Fortum Oslo Varme’s carbon capture and storage (CCS) project has moved a step closer to realisation after being shortlisted for financing from the EU’s €10bn Innovation Fund.
The project would be the world’s first full-scale commercial CCS operation at a waste-to-energy plant and, if successful, would also provide a significant boost to Norway’s important LongshipCCS initiative.
Fortum Oslo Varme (FOV) - a joint venture between the city of Oslo and Fortum and a member of the CCUS Project Network - said it was one of 70 projects to have reached the second round of the Innovation Fund’s first €1bn call. The 10-year fund, the successor to the EU’s NER 300 programme, supports commercial demonstration of innovative low-carbon technologies, helping bring decarbonisation solutions to the market.
A second Fortum CCS project – the BECCS project developed by Stockholm Exergi, which it co-owns – also progressed to the second round.
“This is fantastic news. It shows the EU believes that CCS is an essential technology to achieve significant emission reductions from waste incineration,” said Jannicke Gerner Bjerkås, CCS director at Fortum Oslo Varme.
The project would capture 90% of the plant’s annual emissions of 400,000 tonnes of CO2, reducing Oslo’s CO2 emissions by 15%, a significant contribution to the city’s net-zero plans. Operational since 1985, the plant burns residual waste left over after reuse and recycling, supplying nearly 60% of the energy needs for Oslo’s district heating system.
“Realising our project will have a number of positive effects: Longship, will be more robust with two capture plants and we will be able to export carbon capture solutions to the more than 450 waste incineration plants in Europe,” said Marius Tednes, process engineer at FOV.
Longship brings together the Northern Lights CO2 transportation and storage project with FOV and Norcem’s planned cement CCS operation at Brevik. The Norwegian government has already pledged 50% funding for FOV, conditional on it winning matched funding from the EU. FOV has said it would be ready to commence operations as soon as the finance is in place.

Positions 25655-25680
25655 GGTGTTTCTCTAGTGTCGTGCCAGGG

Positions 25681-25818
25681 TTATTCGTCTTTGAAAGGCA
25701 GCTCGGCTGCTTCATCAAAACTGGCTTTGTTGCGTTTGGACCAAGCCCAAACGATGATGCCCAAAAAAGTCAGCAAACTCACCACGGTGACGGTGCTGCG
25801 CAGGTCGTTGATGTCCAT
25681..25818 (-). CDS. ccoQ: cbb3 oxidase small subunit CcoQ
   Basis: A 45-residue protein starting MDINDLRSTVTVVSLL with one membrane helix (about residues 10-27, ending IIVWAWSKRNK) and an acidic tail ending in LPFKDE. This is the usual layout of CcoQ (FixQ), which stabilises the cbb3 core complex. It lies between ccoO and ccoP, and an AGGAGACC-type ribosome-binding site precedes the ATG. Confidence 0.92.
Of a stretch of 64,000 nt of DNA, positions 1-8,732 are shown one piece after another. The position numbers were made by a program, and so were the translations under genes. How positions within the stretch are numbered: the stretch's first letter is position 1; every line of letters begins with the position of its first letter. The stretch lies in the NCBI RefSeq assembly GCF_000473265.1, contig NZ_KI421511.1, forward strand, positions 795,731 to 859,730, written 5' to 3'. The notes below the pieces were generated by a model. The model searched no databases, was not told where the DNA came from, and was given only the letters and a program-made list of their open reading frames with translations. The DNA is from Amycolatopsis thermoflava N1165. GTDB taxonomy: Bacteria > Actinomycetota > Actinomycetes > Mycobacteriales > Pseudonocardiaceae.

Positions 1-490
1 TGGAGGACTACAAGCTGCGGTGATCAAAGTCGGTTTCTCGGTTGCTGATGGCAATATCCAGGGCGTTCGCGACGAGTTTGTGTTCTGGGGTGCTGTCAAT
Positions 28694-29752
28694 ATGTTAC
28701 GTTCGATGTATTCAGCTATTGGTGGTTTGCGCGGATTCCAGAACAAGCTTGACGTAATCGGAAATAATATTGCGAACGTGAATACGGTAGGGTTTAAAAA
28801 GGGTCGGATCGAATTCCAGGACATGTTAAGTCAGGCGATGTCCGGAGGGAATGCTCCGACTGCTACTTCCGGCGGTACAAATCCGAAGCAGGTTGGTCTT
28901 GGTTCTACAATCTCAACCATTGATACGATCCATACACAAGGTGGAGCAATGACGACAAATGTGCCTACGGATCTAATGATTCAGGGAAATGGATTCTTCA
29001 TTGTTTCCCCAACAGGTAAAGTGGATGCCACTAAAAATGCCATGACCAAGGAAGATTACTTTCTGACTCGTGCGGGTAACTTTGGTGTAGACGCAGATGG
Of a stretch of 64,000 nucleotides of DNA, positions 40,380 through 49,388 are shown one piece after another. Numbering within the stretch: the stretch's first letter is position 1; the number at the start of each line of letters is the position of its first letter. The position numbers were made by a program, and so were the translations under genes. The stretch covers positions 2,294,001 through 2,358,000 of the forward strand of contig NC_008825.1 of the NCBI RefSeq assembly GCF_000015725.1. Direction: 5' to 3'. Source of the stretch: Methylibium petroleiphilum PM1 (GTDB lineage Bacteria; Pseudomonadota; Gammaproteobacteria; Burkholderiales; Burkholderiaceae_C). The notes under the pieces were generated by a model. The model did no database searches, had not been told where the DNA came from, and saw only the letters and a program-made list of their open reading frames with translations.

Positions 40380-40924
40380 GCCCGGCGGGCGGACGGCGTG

Once captured, the CO2 would be stored on location in tankers before being transported by road to a port facility. From there, it would be taken offshore by boat and injected underground for permanent storage.
“Carbon-neutral cities are a prerequisite to fulfilling the Paris Agreement. The Fortum Oslo Varme waste-to-energy plant may serve as a blueprint for other cities’ sustainable waste management,” said Raymond Johansen, Governing Mayor of Oslo.
Stockhold Exergi’s BECCS project, meanwhile, would involve capturing CO2 from biomass fuels that are already climate-neutral, thus creating a carbon sink and removing up to 800,000 tonnes of CO2 a year from the atmosphere. As well as applying to the Innovation Fund - which covers up to 60% of projects’ costs over 10 years - it is pursuing other funding sources.
The EU Emissions Trading System (ETS), the world’s largest carbon pricing system, is providing the revenues for the Fund which runs from 2020 to 2030 and will support both large and small scale projects.
The 70 projects that have qualified for the second round have until 23 June to provide further information, with a final decision on successful recipients due in the fourth quarter. The Commission has not released details of the projects which have progressed but said 311 organisations responded to the initial call, of which 14 were CCS projects.